Soldiers arriving here from Camp Shanks by train or on foot would transfer to ferries to Manhattan, and board troopships bound for England.   Note the two ocean liners along the west side piers in the background, just above the hoist mechanisms for freight barges at the water’s edge. They are Cunard’s Queen Elizabeth at Pier 90 on the left, and the French Line’s Normandie at Pier 88 on the right. They were the two largest ships in the world. The only other ship of comparable size was the Queen Mary, but she had already departed New York for Singapore and Australia. The photo dates between 21 March 1940 (when the Mary sailed) and 12 November 1940 (when the Elizabeth sailed). Both returned to New York in 1942 to begin serving as troopships to Europe, but by then the Normandie had burned and capsized at her pier. This is an historic photo, one of few taken from across the Hudson that shows the Elizabeth and the Normandie in New York during that eight-month period in WW II.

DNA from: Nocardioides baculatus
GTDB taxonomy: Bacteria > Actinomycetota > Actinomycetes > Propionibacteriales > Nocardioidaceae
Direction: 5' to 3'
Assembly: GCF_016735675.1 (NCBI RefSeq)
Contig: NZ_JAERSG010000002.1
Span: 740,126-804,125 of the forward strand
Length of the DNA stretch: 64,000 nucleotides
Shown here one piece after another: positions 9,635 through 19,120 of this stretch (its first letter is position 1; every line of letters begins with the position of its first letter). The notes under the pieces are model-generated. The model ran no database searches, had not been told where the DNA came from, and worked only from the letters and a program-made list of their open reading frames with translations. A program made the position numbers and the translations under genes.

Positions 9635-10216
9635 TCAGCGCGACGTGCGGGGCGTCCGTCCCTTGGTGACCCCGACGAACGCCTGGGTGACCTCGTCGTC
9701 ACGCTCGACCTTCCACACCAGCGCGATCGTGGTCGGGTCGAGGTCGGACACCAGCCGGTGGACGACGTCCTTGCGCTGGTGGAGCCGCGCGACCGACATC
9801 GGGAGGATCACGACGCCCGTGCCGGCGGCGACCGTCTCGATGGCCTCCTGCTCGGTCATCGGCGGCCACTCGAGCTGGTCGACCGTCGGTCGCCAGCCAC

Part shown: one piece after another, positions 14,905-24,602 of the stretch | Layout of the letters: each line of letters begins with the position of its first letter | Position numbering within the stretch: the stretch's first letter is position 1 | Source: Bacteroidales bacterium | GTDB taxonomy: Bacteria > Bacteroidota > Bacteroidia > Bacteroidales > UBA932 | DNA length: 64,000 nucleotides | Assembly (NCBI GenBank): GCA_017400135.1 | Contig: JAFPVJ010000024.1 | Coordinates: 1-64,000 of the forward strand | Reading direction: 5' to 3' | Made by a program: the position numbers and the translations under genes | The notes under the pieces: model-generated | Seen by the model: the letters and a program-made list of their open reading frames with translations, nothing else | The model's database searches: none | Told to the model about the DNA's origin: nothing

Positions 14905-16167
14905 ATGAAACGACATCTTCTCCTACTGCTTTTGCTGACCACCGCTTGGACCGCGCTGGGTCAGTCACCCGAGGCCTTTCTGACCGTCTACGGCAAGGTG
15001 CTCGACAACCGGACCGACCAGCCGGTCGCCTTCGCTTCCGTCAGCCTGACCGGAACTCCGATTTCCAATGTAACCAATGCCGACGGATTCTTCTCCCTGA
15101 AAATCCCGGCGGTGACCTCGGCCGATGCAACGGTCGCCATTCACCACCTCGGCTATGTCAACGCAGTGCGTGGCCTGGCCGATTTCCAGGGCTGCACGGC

This is another historic photo, showing the three largest ships in the world together on Manhattan’s west side. To the left at Pier 88 (12th Ave and 48th St) is the French Line’s Normandie; in the center at Pier 90 (12th Ave at 50th St) is Cunard’s Queen Mary; and on the right is Cunard’s Queen Elizabeth. The photo was taken during a brief two-week period between 7 March 1940 when the Elizabeth arrived on her secret maiden voyage from Scotland, and 21 March 1940 when the Mary sailed for Singapore and Australia. Both Queens returned to New York in 1942 to start serving as troopships to Europe. In 1943 the Mary set a record that still stands—carrying 16,683 soldiers east across the Atlantic, the most people in history to sail in a ship at one time.